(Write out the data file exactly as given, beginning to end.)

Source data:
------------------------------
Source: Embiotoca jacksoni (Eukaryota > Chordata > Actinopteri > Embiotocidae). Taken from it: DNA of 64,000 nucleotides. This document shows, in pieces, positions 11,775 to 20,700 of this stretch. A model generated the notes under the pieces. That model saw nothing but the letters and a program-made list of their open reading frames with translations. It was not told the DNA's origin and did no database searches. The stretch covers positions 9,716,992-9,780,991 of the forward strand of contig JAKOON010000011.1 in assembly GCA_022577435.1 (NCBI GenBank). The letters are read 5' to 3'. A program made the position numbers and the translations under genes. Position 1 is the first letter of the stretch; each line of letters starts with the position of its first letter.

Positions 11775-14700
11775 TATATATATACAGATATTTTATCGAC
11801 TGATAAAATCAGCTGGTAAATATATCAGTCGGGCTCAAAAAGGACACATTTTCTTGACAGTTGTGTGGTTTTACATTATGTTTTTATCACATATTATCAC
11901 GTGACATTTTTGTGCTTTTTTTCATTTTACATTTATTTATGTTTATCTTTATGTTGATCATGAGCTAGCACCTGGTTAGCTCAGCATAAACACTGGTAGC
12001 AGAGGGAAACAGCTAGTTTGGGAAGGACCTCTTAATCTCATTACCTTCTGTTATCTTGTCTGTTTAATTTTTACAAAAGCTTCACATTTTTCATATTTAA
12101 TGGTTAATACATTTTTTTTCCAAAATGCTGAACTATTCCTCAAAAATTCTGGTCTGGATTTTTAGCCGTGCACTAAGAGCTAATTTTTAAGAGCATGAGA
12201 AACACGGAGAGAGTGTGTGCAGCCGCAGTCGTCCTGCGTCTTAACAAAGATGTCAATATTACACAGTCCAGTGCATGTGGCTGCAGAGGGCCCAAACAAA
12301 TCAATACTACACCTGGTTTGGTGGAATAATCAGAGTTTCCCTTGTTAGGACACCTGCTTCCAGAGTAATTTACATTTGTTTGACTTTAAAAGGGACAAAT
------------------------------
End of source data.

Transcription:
Source: Embiotoca jacksoni (Eukaryota > Chordata > Actinopteri > Embiotocidae). Taken from it: DNA of 64,000 nucleotides. This document shows, in pieces, positions 11,775 to 20,700 of this stretch. A model generated the notes under the pieces. That model saw nothing but the letters and a program-made list of their open reading frames with translations. It was not told the DNA's origin and did no database searches. The stretch covers positions 9,716,992-9,780,991 of the forward strand of contig JAKOON010000011.1 in assembly GCA_022577435.1 (NCBI GenBank). The letters are read 5' to 3'. A program made the position numbers and the translations under genes. Position 1 is the first letter of the stretch; each line of letters starts with the position of its first letter.

Positions 11775-14700
11775 TATATATATACAGATATTTTATCGAC
11801 TGATAAAATCAGCTGGTAAATATATCAGTCGGGCTCAAAAAGGACACATTTTCTTGACAGTTGTGTGGTTTTACATTATGTTTTTATCACATATTATCAC
11901 GTGACATTTTTGTGCTTTTTTTCATTTTACATTTATTTATGTTTATCTTTATGTTGATCATGAGCTAGCACCTGGTTAGCTCAGCATAAACACTGGTAGC
12001 AGAGGGAAACAGCTAGTTTGGGAAGGACCTCTTAATCTCATTACCTTCTGTTATCTTGTCTGTTTAATTTTTACAAAAGCTTCACATTTTTCATATTTAA
12101 TGGTTAATACATTTTTTTTCCAAAATGCTGAACTATTCCTCAAAAATTCTGGTCTGGATTTTTAGCCGTGCACTAAGAGCTAATTTTTAAGAGCATGAGA
12201 AACACGGAGAGAGTGTGTGCAGCCGCAGTCGTCCTGCGTCTTAACAAAGATGTCAATATTACACAGTCCAGTGCATGTGGCTGCAGAGGGCCCAAACAAA
12301 TCAATACTACACCTGGTTTGGTGGAATAATCAGAGTTTCCCTTGTTAGGACACCTGCTTCCAGAGTAATTTACATTTGTTTGACTTTAAAAGGGACAAAT